A burger in Cuzco


So now there’s a McDonalds in the historic and very beautiful Peruvian town of Cusco, once the centre of the Incan civilisation and full of Spanish colonial buildings literally built on the visible foundations of the Incan edifices they tore down. The store is right on the Plaza de Armas the historic central square housing the finest historic buildings.

Cusco is the gateway to the ruins at Macchu Picchu and so many tourists pass through. It’s an ageless, magical spot, one of the world’s great wonders. Or it was. Perhaps inevitably (??) Cuzco becoming westernised, but surely McDonalds as marketing-savvy corporations must realise that their presence there is likely to simply exacerbate the anatgonism that people have towards the endless global march of these franchises.

I mean, how does the revenue from a few burgers stack up against a PR disaster? Is this unthinking capitalism, corporate insensitivity or just plain marketing stupidity? No wonder Facbook pages appeared in opposition. Sadly, the response was underwhelming. (Sigh). McD’s downplayed their store-front design and signage to a much more-subtle-than-usual approach. But there it is, feeding ignorant tourists who should have stayed home inappropriate foodstuffs made of nonPeruvian ingredients, whose profits don’t benefit Peru…. another flagship of cultural imperialism gone mad.

Let’s hope tourists will vite with their feet can plunk down 15 soles for a big Mac made of nonPeruvian ingredients, whose profits don’t benefit Peru, or they can enjoy a nice meal at one of the many local restaurants around the Plaza.

Cusco’s Plaza de Armas was named “One of 60 Great Places in the World” by the Project for Public Spaces (PPS).

PPS describes the plaza’s historic significance:

The Plaza de Armas was called ‘Huacaypata’ after its construction during the Inca Empire. The original plaza was twice the current size, and functioned as the cultural center of Inca life. Cuzco, which was the capital of the Inca Empire, was designed in the shape of a Puma to reflect their Inca animal mythology. Historians proclaim the plaza was intentionally built at the location of the heart of the Puma, in the center of the city. The location of the Plaza is no coincidence. The Plaza is used for most of the city’s events, gatherings, and festivals. Historians feel that the Plaza functioned as the cultural center, or “heart,” of the Inca Empire.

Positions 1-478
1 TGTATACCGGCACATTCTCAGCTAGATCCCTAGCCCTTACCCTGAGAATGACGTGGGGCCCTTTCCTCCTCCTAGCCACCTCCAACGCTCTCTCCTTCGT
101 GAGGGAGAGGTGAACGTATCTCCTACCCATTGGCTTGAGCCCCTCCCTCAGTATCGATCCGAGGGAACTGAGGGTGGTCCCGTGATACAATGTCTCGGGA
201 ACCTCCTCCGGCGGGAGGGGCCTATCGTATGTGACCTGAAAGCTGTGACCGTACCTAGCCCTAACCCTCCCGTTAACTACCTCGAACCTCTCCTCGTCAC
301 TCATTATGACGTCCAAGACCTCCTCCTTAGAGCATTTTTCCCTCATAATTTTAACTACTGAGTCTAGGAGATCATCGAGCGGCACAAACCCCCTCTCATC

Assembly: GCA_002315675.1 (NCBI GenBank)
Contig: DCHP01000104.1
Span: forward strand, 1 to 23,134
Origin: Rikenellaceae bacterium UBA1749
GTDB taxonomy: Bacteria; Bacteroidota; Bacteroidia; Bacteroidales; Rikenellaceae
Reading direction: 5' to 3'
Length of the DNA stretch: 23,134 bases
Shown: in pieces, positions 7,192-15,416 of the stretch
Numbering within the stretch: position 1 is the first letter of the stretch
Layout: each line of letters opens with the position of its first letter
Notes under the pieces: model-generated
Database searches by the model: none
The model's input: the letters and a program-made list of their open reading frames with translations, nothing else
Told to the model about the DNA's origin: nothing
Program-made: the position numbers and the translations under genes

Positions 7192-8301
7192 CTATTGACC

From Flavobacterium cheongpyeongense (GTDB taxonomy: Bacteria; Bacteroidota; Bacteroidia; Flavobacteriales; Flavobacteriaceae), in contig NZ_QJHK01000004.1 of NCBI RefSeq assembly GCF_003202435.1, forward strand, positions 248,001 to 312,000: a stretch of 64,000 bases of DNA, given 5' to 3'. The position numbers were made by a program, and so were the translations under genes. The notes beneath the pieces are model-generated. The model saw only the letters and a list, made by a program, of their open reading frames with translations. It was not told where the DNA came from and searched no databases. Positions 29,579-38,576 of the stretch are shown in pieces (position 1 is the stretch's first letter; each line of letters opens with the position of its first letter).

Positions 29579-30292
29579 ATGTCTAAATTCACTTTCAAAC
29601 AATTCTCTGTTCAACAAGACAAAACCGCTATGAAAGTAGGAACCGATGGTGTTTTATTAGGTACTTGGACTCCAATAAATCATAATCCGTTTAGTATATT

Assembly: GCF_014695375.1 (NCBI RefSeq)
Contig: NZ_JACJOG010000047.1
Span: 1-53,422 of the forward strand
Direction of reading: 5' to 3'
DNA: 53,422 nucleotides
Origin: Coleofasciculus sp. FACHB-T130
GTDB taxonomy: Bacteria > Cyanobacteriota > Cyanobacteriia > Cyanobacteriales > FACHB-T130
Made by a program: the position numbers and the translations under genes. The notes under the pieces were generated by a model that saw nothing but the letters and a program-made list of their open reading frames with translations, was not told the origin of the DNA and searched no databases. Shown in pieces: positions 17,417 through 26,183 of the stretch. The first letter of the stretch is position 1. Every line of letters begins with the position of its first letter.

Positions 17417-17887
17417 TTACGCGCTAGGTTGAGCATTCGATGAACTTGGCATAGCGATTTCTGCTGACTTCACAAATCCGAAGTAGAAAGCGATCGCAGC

In 1532 Spanish Conquistador Francisco Pizarro defeated the Inca Empire and took control of Cuzco, renaming the Plaza to “Plaza de Armas.” The Spanish reduced the size of the Plaza by building two Churches, la Catedral and la Compañia. La Catedral was built where the palace of Inca Wirancocha once stood. La Compañia was built in 1571 by the Jesuits during the time of Wayna Capac, the last ruler of the unconquered empire. An earthquake in 1650 destroyed the church leading to its immediate reconstruction, which resulted in one of the most beautiful churches in Latin America. The Plaza de Armas portrays the city’s diverse history while remaining the center of Cuzco life and culture.

The changing face of Cuzco

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